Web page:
Chris Froome insists Alberto Contador can be beaten at Tour de France
By Matt Westby. Last Updated: 25/01/13 10:40pm
Chris Froome: Is confident he can win the Tour de France
Chris Froome has insisted he does not fear Alberto Contador but conceded winning this year's Tour de France will be a "hard challenge".
The 27-year-old is set to lead Team Sky at a mountainous 100th edition of the world's most famous bike race and is among the favourites for overall victory.
One of the strongest fields in recent years is expected on the start line, with previous winners Andy Schleck, Cadel Evans and Bradley Wiggins being joined by rising star Tejay van Garderen and, potentially, climbing expert Joaquim Rodriguez.
However, the man to beat is likely to be two-time champion Contador, after he reasserted his Grand Tour prowess by winning the Vuelta a Espana last September.
Froome was repeatedly left trailing in the mountains by the Spaniard in that race, but is adamant it has not dented his belief that he can claim the yellow jersey in Paris.
"I don't believe he [Contador] is completely unbeatable," the Kenyan-born rider told reporters at Team Sky's media day. "If you look at last year's Vuelta, he was sitting in second or third place coming into the last week.
"He almost got beaten then. It was just due to bad tactics by Rodriguez that he lost the Vuelta last year, but he [Contador] certainly isn't unbeatable.
"I feel I can win the Tour. It is going to be a hard challenge, especially with the likes of Contador there, possibly Rodriguez, Andy Schleck returning, Cadel, Tejay van Garderen. Tejay is only getting stronger every year.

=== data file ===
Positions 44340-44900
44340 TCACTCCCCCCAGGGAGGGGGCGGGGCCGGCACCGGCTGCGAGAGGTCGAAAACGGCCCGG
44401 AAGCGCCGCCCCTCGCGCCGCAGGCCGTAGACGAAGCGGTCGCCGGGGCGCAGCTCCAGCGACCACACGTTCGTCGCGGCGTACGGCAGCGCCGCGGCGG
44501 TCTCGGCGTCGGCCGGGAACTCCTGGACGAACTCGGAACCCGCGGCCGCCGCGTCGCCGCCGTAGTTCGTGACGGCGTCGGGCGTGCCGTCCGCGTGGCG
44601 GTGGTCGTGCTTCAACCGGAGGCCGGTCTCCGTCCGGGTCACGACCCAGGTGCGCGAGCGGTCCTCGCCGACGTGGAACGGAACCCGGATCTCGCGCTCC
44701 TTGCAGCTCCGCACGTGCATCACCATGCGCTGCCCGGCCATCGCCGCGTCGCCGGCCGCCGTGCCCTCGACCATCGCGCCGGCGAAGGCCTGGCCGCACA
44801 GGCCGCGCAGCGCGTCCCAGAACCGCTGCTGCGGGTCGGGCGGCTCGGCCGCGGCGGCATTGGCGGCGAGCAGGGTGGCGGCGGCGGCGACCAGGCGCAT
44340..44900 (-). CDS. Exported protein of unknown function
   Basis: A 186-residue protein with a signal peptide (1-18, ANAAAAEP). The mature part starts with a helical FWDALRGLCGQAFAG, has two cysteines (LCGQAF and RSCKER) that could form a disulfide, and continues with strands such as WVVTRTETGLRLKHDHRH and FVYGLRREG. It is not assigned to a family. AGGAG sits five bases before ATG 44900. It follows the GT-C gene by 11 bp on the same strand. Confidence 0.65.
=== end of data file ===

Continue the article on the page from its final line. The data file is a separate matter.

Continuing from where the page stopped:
"It is going to be hard work. I believe it is a harder ask than last year."
Harmony with Wiggins
Team Sky have confirmed Wiggins will ride the Tour, but probably only in a supporting role to Froome.
The dynamic and relationship between the duo has been the source of intense speculation over the winter after they finished first and second in the 2012 race, but Froome is adamant rumours of friction are wide of the mark.
"We have got a perfectly good working relationship, contrary to what everyone makes out and what the journalists say," he added
"There isn't really much to be said. We do what is needed of us. I wouldn't say I spend time with him off the bike, but for one, we live in different countries and he is a few years older than me and married.
"The way it is shaping up this year, the roles will be reversed, so he [Wiggins] will be doing that job for me."
"I was annoyed that people played on that [the supposed rivalry at the 2012 Tour de France]. It was a real non-factor in the team.
"I felt I was always doing my job. I know there were moments of miscommunication, which could have been portrayed as me going against Brad.
"But at the end of the day, I always did my job, I always stayed with him when I needed to, helped him all the way through and that was the goal of the team.
"Being professional bike riders, that is our job. The way it is shaping up this year, the roles will be reversed, so he will be doing that job for me."
Tour organisers Amaury Sports Organisation have marked the 100th edition of the race with an epic route containing a summit finish on the legendary Mont Ventoux and two ascents of Alpe d'Huez in a single day.
It has the potential to be one of the most challenging parcours in the recent history of the race - and Froome admits to being daunted.
"The four mountain-top finishes are critical," he said. "Mont Ventoux after 230km of racing is brutal, plus two times up Alpe d'Huez.
"I raced up Alpe d'Huez once, in 2008, and that was hard enough, so do it twice with a tricky descent in the middle is going to be testing to say the least.
"The two time trials are days where probably not a lot of time will be gained, but if something went wrong, you would lose a lot of time.
"It's going to take a well-balanced rider to win the Tour this year - not a pure climber, given that there are time trials in the race."